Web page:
Momentum in sport is defined as a change in attitude and behavior caused by an event during competition that affects the quality of performance and possibly the outcome of the game. Positive momentum is when everything seems to be going right and negative momentum periods are when everything seems to be going wrong.
Hockey is a game of momentum. When there is a timely goal or a big hit then teams have momentum on their side. When there is a bad give away or a bad goal frustration may set in, concentration and focus gone and the momentum can shift to the opposing team. Pressure point.
In many cases coaches, players and teams are not aware of momentum shifts and simply go with the flow. There are ways to stop momentum swinging whether you have it or don’t have it. These events that take place in a game that can switch momentum are called pressure points.
Our players must understand and recognize these pressure points and know when momentum is shifting, it is up to us to teach players about the situations, when they occur and strategies to deal with them.
Here are some pressure points in hockey can and must be taken advantage of: 1) First shift of the game or period, here the tempo can be set, you want your team to come out fast and furious, this may dictate the pace of the game, 2) Last few minutes of a period, you want your team to send a message to the opponents as to what they can expect for the next period, 3) When you score a goal or are scored on. It is the responsibility of the coaches and players that the players that are on the ice after the goal, make sure that they do what it takes to get another one or get the one back. 4) The opponents had a power play or missed a scoring chance, these are situations that can be used for your team to turn up the heat and put pressure on the opponents. Other situations in hockey are: a bad call from the ref, a great save by your goalie, a hit post, a huge hit, encouragement from the crowd or a teammate. Challenge your players in a meeting to see if they can come up with more pressure point situations.
It is important to remember that momentum can work both ways, players and coaches should be mindful of this! Everyone must remain patient and remain positive because as they say, “what you think about you bring about”. Positive results depend on positive attitudes!
Here are some tips that coaches can use to shift momentum:
- Call a time out, players will get a rest and this may be a way to interrupt the positive streak your opponents are having.
- Change the goaltender, sometimes this can trigger your team to gain a psychological spark.
- Double shift a line that has just kept the pressure on the opponents. Or “wind up” the checking line and give them several shifts in a row. Benching players that are not performing and playing players that are having a good night can spark the team to gain the momentum.
- Try the unexpected. This may be risky but may also set a spark. An example is a face off play in the offensive zone. If the team is losing, try floating a forward in the Neutral zone while your team is the defensive zone.
- Get into an argument with the referees! Even if it means taking a bench minor the idea is that the coach is standing up for the team thus creating a pressure point that the and players may rally around. Please do not use this one too often as Coaches are to be role models for young players!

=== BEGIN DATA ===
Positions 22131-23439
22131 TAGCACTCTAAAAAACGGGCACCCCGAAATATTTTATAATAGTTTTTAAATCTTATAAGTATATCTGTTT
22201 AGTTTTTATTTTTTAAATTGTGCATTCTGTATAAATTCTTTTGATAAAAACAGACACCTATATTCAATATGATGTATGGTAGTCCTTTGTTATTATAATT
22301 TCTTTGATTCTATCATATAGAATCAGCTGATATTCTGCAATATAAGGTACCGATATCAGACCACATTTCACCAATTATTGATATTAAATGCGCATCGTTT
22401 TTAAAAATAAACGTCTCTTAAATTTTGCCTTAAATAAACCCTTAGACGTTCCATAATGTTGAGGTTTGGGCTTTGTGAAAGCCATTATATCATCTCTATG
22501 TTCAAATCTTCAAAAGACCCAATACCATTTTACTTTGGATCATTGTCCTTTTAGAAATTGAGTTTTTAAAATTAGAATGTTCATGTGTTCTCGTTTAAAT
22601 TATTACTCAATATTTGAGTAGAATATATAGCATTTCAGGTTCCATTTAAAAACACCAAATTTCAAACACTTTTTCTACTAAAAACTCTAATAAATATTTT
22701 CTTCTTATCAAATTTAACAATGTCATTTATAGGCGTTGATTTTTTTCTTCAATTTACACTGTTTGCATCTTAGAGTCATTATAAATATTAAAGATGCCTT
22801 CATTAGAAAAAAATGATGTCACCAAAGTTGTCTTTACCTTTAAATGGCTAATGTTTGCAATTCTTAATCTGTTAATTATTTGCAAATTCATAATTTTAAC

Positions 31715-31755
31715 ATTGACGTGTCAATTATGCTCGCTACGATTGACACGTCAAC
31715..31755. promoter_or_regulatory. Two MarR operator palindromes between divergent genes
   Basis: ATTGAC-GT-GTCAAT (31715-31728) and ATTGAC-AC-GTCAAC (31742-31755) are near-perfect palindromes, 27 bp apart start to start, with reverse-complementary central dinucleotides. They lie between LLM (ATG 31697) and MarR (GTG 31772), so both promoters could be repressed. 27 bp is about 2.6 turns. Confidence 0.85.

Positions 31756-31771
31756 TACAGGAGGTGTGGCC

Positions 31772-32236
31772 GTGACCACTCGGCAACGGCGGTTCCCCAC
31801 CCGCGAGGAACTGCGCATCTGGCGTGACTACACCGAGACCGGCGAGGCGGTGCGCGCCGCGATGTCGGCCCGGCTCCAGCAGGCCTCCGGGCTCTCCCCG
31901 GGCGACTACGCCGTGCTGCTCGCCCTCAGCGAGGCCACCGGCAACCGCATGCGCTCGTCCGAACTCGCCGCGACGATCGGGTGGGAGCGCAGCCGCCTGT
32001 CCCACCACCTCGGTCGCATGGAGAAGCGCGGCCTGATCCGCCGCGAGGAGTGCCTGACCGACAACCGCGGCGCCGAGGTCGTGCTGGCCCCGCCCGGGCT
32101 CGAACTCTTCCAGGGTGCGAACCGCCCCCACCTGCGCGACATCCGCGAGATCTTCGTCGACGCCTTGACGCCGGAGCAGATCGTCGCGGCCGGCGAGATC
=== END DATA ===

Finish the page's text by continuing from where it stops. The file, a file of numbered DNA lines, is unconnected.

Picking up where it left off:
- Change the game plan, Example: if the team is forechecking using a 1-2-2 system the coach can change to a 2-1-2.
- If the other team has pressure in your team’s zone, have the goalie create an equipment problem, this can slow the game down.
- Create buzz words for when the pressure point situation arises, the coach can remind the players. For example after a goal is scored and the new line goes on the ice, coach can say, “Okay let’s have a ‘super shift’”! This can help create a positive performance state.
Here are a few tips that coaches can help their players with:
- Educate the pressure point situations and how they can change momentum of a game. Players will then be mindful.
- Stay positive and maintain positive body language. Smart opponents will be able to read this. Conversely your team may read the opponents body language and apply more pressure.
- Stay calm and focused on the task at hand. Review the past play when on the bench, then take a deep breath and let it go.
- Remember the buzz words that were created and repeat them. This helps maintain focus and stay in the present moment.
- Win the next shift do not try to win the game, this also helps to stay in the present moment.
- Be patient.
- Maintain a high intensity of effort. One shift at a time and full on, this helps to keep the momentum!
All these points will give the players the feeling that they are in control of themselves and the situation. Controlling the situation helps with confidence, that will lead to an increase in energy and motivation.
Understanding pressure points and how shifts in momentum works will keep you and your team one step ahead of the opponent and can be used to a real advantage.
If you have any questions about this article, anything about coaching or learn more about our coming hockey camps you can email me at firstname.lastname@example.org , call 604 255 4747 or visit my website at www.coachenio.com.
Access to our entire library of videos from our annual TeamSnap Hockey Coaches Conference. You can cancel any time, although after joining a community of coaches from all over the world using the videos on a daily basis to pick up new tips and stay relevant, we doubt you will.
- Confidence – The Collateral Benefit of Being Present In the Moment!
- Bill Peters & the Importance of Situational Awareness
- Barry Trotz – Bench Management